secdir review of draft-ietf-idnabis-rationale-13.txt

Charlie Kaufman charliek at
Tue Oct 6 09:33:19 CEST 2009

My reading of the IDNA spec was that no query response would ever contain a U-label, and therefore saying that if the query response did contain a U-label then DNSSEC couldn't sign or verify it seems nonsensical. I believe that DNSSEC is more like part of DNS than up at the layer of IDNA; it can sign anything that DNS can return.

I believe the DNSSEC spec says that what is signed is the "wire form" of the name, which should be unambiguous unless different wire forms are used in different contexts in the DNS protocol. For DNS servers following IDNA, the wire form would always be an A-label or an LDH-label.

I could easily believe that there are problems when DNSSEC interacts with non-IDNA compliant names (either because the term "wire form" was ambiguous in some contexts or because the DNSSEC spec did not consistently use that terminology). But I haven't heard anyone claim that yet.


-----Original Message-----
From: John C Klensin [mailto:klensin at] 
Sent: Monday, October 05, 2009 5:17 PM
To: Charlie Kaufman; Paul Hoffman; secdir at; iesg at; vint at; d3e3e3 at; idna-update at
Subject: RE: secdir review of draft-ietf-idnabis-rationale-13.txt

--On Monday, October 05, 2009 21:40 +0000 Charlie Kaufman <charliek at> wrote:

> I considered putting in more context, but decided against it (clearly 
> a mistake).
> IDNA specifies that all internationalized domain names served by DNS 
> use the IDNA encoding, but the DNS spec does not. So the full 
> statement in the draft appears to be saying that a DNS zone that does 
> not use IDNA cannot use DNSSEC (in the sense of it wouldn't work as 
> opposed to it MUST NOT). I cannot figure out why that would be true, 
> though as I said there may be some subtlety I'm missing. I agree with 
> Andrew that I can't see why this document should mention DNSSEC at 
> all.


Thanks for the careful reading.  Let me respond as holder of the pen (but one who has put a lot of stuff into the document because the WG apparently wanted it rather than because I was convinced it was necessary).

There are at least two things going on here:

(1) As a collection, the IDNA documents have a number of requirements that are (or should be) stated as "if you sign up for IDNA, then you are required to behave this way".  If anything appears to impose requirements on DNS implementations, zones, or other features except in that "conforming to IDNA"
context, then it is unintended and almost certainly needs to be fixed.  Sometimes that constraint is present in order to make sure that future extensions that use a "this prefix means something special" can occur without causing problems for IDNA or being mutually exclusive, rather than because of an immediate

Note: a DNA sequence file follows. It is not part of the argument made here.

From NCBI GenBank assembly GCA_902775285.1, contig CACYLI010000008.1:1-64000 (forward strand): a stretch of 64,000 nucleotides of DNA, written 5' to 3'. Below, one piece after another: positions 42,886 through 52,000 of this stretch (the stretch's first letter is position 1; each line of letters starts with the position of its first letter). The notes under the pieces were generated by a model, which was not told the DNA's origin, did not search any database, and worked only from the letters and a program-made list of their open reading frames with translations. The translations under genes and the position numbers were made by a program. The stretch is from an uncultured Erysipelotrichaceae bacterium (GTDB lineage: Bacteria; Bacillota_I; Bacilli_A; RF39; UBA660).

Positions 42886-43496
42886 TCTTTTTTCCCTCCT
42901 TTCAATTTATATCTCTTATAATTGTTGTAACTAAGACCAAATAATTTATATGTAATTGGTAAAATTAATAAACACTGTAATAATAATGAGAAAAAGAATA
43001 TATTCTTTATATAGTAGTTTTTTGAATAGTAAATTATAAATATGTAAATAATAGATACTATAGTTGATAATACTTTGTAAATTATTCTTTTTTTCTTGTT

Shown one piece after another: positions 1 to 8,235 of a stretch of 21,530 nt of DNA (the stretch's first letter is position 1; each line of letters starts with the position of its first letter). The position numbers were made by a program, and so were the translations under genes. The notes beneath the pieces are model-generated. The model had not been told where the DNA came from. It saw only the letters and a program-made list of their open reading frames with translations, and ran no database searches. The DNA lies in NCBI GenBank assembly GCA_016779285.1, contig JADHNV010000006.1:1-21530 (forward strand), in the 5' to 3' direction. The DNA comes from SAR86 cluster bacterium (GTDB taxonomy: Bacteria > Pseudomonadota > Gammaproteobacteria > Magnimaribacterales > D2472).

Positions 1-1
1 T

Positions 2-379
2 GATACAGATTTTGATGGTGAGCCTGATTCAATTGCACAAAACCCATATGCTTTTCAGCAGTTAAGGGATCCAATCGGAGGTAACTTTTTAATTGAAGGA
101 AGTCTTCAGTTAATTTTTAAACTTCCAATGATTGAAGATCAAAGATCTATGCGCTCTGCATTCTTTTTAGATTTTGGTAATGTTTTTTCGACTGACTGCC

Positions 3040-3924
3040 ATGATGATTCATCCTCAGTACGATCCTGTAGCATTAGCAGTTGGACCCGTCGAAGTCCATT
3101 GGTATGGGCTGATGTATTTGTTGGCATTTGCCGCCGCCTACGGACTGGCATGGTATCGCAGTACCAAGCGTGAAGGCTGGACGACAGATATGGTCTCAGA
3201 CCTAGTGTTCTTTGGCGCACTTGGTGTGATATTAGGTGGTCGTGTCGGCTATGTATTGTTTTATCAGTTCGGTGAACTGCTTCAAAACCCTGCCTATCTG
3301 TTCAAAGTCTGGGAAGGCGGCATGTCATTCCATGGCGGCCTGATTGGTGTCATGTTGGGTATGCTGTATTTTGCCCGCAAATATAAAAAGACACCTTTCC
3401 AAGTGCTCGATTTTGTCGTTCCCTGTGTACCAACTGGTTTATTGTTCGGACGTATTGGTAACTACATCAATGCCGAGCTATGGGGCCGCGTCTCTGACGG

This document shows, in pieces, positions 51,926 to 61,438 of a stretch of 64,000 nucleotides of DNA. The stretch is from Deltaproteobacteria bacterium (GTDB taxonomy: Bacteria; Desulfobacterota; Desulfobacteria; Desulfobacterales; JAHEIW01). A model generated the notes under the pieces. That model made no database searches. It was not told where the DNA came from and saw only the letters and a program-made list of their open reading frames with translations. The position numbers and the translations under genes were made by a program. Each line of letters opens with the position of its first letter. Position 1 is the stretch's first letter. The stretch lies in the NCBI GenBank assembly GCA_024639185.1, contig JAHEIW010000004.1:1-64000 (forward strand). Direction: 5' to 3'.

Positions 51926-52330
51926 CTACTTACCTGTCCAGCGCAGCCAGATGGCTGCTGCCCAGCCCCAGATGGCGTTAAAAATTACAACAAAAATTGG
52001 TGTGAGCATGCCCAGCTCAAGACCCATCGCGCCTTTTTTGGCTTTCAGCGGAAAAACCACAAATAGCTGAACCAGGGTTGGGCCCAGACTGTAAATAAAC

need of IDNA as reflected in this set of documents.   However,
it turns out to be harder to impose and describe those constraints than one might expect, so some of the instances of it may be convoluted.

That said, IDNA cannot impose constraints on binary labels used in non-IDNA-aware implementations.  It has been clear since the dawn of the DNS, and certainly since RFC 2181, that arbitrary octet strings are permitted to appear in zones and in queries.
Such octet strings can certainly be UTF-8 or ISO 8859-1; they can even be, e.g., UTF-16 (UCS-2) in spite of the chaos that would cause for applications that assumed they could use null octets as string terminators without being careful about it.
However, whatever such labels might be, they aren't IDNA-conformant IDNs or, as far as IETF Standards are concerned, IDNs at all.

(2) As far as DNSSEC is concerned, you are quite correct:
nothing in IDNA has anything to do with it.  The text is there for two reasons:

(i) Someone thought it important enough to mention and insisted that we do so.  It wasn't me.

(ii) The "two (or more) representations of the same logical label" design that underlies IDNA (both the new version and the old one) creates some odd ambiguities with regard to many protocols and namespaces (see draft-iab-idn-encoding for an evolving discussion of some of those issues).  In some cases, one pretty much has to use the A-label (ACE-encoded) form.  In others, the U-label (native Unicode characters) form is anticipated and required.  Still others may be flexible.  When I discussed IDNABIS at a SAAG meeting some time ago, I was treated to an extended discussion (during and after the meeting itself) about whether certificates and other credentials should keep and interpret information in ACE (A-label) form or as native-character Unicode strings and about the importance of being able to convert from dot-separated labels to length-label pair form other than as part of calls to the DNS because some credentials were kept in the latter form.  At least for a while, some of us anticipated DNS servers that would accept zone files with IDNs in U-label form as input and automagically do the conversion to A-labels, presumably performing IDNA validation as
part of that process.   

Is it desirable in that context to say "don't even think about computing DNSSEC values on anything but the A-label" or "because the A-label is the only thing an IDNA-conforming program can put in, or look up in, a zone, DNSSEC is not affected"?  I really don't know... and am certainly happy to make whatever changes in those explanations that the community thinks appropriate.


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